Sunday, October 24, 2010

2 Vegans, 1 Vegan Nugget, 2 Omnivores. Oh, The Challenges

As you can see, I have been twittering lately (a lot actually), and one of my new twitter friends asked me how it was raising kids vegan (a reply that could not be made in 140 or less).  I got to thinking about the challenges that lay ahead, not just with me, but for my kids, and how this can be realized with my family.  It is hard enough feeding yourself, and your spouse.  Now throw in a 10 month old baby (the vegan nugget),.. although in all fairness, he is the least crabby vegan of the bunch.  He takes it like a baby.  

Now factor in two kids from my last marriage (which is funny to say, because my wife informs me that this in fact is my "last" marriage. but, i digress), who question me on a nightly basis why i cant drink milk, why i cant eat meat, eggs, etc. "C'mon dad, just stop being a vegan".  I have a grandfather who keeps offering to take my older son out for steak and ribs (ok, its a bonding thing. now that i'm out of the way, grandpa and grandchildren can go out and gang up against the herbivore). I also have a grandmother who threatens to feed the baby meatballs, or other things to fatten him up (you should see him, he isn't lacking for meatballs).  Trust me, you can fatten up on vegan food. I discovered they have the word "cupcakes" in the vegan dictionary.  My friends are probably the least of the problem, but then they only harass me in the moment, when out at restaurants when I am invariably ordering a modified baked potato and a salad.  I assure them, this is not my standard meal. It is hard to tell someone what a vegan eats, without using funny words (seitan, tempeh, tofu; yes tofu is a funny word). It comes with the territory though, I can handle it.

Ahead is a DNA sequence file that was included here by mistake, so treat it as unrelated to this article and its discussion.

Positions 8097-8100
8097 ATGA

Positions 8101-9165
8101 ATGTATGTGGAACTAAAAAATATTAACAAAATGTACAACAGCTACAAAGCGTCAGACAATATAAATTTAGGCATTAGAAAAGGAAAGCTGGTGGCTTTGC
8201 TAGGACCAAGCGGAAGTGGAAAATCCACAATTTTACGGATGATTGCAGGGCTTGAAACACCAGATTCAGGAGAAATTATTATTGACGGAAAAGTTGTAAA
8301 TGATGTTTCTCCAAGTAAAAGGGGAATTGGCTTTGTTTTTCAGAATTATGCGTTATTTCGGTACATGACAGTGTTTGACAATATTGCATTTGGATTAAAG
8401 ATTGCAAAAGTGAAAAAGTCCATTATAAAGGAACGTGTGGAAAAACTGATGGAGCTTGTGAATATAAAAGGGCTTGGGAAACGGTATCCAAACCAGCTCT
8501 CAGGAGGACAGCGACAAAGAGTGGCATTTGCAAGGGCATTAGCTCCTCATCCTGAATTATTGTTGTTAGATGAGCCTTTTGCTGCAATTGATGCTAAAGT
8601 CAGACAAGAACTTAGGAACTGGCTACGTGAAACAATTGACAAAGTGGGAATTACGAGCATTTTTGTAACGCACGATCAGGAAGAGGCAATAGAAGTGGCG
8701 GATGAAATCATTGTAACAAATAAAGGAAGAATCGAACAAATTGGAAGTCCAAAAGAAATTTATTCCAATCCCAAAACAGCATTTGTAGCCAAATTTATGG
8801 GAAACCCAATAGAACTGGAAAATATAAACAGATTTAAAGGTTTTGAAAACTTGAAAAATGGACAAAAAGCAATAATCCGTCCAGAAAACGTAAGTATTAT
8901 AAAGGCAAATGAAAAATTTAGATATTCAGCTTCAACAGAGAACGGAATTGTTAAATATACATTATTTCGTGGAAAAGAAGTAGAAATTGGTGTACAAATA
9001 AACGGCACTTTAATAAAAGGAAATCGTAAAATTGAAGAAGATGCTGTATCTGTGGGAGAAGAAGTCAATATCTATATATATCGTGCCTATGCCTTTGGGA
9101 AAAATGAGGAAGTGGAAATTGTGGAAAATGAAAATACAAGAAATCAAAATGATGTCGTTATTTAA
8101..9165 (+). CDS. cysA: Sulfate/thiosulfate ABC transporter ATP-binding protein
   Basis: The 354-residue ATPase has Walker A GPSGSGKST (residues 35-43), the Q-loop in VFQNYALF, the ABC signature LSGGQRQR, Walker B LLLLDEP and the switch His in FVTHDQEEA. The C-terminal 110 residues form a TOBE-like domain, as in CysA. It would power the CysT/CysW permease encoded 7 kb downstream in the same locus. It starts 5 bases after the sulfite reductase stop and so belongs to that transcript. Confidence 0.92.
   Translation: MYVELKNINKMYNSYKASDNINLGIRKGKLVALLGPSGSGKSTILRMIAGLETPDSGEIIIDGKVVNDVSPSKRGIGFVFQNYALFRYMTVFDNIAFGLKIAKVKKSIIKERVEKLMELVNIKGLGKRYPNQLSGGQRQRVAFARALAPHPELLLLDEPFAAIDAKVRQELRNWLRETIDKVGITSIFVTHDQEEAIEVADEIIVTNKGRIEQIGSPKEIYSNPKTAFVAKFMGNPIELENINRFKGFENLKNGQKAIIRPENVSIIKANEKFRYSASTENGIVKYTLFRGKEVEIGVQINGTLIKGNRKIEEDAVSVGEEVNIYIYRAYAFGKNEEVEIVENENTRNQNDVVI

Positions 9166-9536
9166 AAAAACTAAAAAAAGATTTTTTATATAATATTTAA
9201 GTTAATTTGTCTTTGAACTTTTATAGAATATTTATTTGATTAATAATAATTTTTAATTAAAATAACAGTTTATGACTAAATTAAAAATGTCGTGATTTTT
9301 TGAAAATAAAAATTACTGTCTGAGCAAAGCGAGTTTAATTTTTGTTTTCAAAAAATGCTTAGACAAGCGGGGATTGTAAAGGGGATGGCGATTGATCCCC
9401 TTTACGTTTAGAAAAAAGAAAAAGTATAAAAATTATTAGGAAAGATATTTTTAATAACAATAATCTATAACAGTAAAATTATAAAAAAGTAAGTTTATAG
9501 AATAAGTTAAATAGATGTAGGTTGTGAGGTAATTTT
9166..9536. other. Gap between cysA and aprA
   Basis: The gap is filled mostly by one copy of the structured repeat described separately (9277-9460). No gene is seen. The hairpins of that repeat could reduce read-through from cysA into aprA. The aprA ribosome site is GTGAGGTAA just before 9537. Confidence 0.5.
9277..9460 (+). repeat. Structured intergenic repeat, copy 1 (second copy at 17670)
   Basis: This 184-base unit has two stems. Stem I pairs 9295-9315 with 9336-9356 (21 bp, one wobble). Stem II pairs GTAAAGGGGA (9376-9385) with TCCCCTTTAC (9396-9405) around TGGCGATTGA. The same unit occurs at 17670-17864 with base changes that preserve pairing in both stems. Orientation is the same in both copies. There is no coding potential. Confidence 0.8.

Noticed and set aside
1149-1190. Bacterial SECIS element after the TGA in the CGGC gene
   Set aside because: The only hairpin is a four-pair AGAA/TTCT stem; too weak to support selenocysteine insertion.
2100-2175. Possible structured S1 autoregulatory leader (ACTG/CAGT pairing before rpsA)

So I thought the issue with the big kids was manageable, but as we proceed on this adventure, we still find ourselves buying and making non-vegan meals, and although I'm still OK with it, I foresee a time in the not so distant future, that I wont be.  Its not so much why I'm doing it, but if it is really worth it?  Is it really all about the food?  If so, than I could happily buy milk, meat, eggs and such, and just make them for the kids.  If it were just about the food, then I could eat a little meat, drink a little milk and all would be good.  Is that really the case?

Family gatherings are going to become (already are) increasingly challenging.  Can I remain a "Dont ask, Dont tell" vegan?  My mother-in-law is a great cook, and is enormously generous. Do I really want to start looking into what she puts in her pasta?  Lets not even get into the sauce (figuratively speaking).  Abstaining from meatballs, does not veganize the meal.  Will that be good enough?  Am I on the cusp of becoming a royal pain in the ass?  I'm reminded of a line I heard on the "Last Comic Standing".  "I'm a vegan, which is basically a vegetarian, only more annoying".  Can I be a vegan without annoying the crap out of my friends and family?  Can I do it without alienating them? (i see to be all questions and few answers this time)

I have a great quote from a comment left on one of my earlier blog entries, where I was enumerating my cheats.  Its from my awesome friend Celery In The City. She stated: